Secrets of a Proper Lady
Upon first reading a summary of this book, I admit to having low expectations; mistaken identity plots usually annoy me, and the plot seemed confusing and overly complicated. I was very wrong. Secrets of a Proper Lady is a funny, entertaining story.
Daniel Sinclair and Lady Cordelia Bannister’s respective fathers have made a business deal. Part of that deal is that their children will marry. Neither Daniel nor Cordelia expect nor want this match, but try to remain open-minded for their parents’ sake.
Lady Cordelia decides to seek out Daniel’s secretary, to inquire about his personality, habits, and preferences. However, at the last moment, she decides to hide her identity, and asks Mr. Lewis her questions as Cordelia’s cousin and companion, Miss Sarah Palmer. But Mr. Lewis isn’t who he seems, either…Daniel soon finds himself pretending to be his secretary, courting a beautiful, funny “Miss Palmer” under the guise of learning about her stout, Amazonian boss and his own betrothed.
The two begin to fall for each other, each questioning the marriage and their building relationship with a person so close to their intended. They also suffer from familial pressure, which forces them to choose between the person they might love, and the wishes of their families. However, when their identities come to light, it becomes a game of playful revenge and one-upmanship.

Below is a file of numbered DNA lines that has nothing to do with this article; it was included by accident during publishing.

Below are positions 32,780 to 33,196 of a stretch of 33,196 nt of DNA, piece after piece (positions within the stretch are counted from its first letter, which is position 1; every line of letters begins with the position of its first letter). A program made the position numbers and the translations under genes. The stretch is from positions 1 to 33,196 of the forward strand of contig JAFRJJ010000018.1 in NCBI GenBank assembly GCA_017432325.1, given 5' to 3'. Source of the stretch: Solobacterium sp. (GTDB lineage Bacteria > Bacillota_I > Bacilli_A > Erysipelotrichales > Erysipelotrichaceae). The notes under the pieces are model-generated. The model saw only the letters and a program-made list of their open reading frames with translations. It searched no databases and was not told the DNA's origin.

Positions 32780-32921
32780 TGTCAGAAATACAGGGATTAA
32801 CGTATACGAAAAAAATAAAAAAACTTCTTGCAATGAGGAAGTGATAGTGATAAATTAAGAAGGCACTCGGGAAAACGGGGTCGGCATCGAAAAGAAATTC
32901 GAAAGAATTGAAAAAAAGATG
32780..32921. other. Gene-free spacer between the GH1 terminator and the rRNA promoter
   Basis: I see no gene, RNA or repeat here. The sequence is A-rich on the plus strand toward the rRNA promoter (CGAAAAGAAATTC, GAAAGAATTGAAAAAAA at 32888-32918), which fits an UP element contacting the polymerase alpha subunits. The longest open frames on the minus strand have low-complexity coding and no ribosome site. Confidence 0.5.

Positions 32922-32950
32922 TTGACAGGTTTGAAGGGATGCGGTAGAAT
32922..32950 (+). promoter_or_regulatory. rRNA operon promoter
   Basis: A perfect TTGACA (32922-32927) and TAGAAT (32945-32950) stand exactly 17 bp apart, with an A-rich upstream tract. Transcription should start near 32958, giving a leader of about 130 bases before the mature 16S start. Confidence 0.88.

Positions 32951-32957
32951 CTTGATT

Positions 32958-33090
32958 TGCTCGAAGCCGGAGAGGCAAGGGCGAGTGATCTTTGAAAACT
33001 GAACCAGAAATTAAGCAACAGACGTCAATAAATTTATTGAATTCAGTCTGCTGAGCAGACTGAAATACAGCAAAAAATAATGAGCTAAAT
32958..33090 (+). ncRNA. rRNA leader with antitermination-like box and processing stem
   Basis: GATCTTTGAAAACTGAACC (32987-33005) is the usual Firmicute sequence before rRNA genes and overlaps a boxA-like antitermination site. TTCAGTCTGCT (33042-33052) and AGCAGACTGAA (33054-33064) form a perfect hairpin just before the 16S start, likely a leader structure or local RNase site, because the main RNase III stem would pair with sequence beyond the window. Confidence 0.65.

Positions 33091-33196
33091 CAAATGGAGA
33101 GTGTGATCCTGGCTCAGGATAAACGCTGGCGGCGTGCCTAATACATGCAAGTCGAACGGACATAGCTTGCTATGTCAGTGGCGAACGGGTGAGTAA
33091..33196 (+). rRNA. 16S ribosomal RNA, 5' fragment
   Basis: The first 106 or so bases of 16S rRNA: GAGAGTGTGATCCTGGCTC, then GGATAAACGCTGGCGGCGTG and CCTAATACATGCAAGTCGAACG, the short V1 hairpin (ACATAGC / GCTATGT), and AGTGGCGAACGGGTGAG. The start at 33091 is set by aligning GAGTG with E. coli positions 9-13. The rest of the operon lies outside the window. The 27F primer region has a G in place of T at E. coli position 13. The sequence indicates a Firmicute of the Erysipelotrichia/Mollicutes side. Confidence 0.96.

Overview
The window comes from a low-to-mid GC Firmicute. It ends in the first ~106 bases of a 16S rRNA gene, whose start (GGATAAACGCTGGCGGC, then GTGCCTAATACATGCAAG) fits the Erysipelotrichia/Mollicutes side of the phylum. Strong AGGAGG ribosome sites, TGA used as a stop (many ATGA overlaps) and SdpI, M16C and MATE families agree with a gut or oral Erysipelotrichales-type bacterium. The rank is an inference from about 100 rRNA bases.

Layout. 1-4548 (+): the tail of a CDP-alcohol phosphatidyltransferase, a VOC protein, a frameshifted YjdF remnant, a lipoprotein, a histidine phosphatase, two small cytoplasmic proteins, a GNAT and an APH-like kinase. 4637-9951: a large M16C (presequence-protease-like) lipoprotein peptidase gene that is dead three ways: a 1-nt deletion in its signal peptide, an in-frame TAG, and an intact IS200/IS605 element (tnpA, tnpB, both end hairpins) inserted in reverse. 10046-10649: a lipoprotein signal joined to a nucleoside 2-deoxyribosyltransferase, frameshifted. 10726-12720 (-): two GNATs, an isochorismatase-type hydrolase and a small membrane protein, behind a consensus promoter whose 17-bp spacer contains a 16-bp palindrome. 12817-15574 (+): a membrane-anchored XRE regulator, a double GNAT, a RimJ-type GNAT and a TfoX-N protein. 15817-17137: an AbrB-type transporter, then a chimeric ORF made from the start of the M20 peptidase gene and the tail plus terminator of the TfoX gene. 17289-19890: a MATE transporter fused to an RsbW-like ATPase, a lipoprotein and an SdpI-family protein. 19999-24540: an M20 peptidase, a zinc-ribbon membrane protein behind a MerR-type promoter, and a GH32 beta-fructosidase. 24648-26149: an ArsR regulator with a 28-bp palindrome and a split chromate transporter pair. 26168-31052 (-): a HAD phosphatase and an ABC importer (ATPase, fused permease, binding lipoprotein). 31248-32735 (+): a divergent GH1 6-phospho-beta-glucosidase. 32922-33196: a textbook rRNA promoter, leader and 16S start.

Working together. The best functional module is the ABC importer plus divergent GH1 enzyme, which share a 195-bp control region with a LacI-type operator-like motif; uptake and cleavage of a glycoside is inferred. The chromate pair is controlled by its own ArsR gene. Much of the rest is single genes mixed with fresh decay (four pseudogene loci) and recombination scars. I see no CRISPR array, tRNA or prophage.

Mistaken identity storylines tend to irritate me because they are, almost invariably, contrived, forced, and illogical. This one, though, works. The scenario seemed plausible and fit in well with the plot.
The story is funny and sweet. It lacks unnecessary melodrama, and Cordelia and Daniel (for the most part) are mature and handle the situation well. They are intelligent, likable characters, and really seem to care for each other. Their struggle with the lies and difficulties that surround the relationship is bittersweet, though (as the reader knows) unnecessary.
However, for all the praise I’ve just given the book, there are lapses in all of these. There are moments that are overly-dramatic, or in which the characters act like idiots. Luckily for the reader, they are minor and do not detract from the book as a whole.
Secrets of a Proper Lady is the third in a series by Victoria Alexander. There is little mention beyond the prologue of the previous books, which means that not only is it a strong contribution to a series, it is also a strong stand-alone read.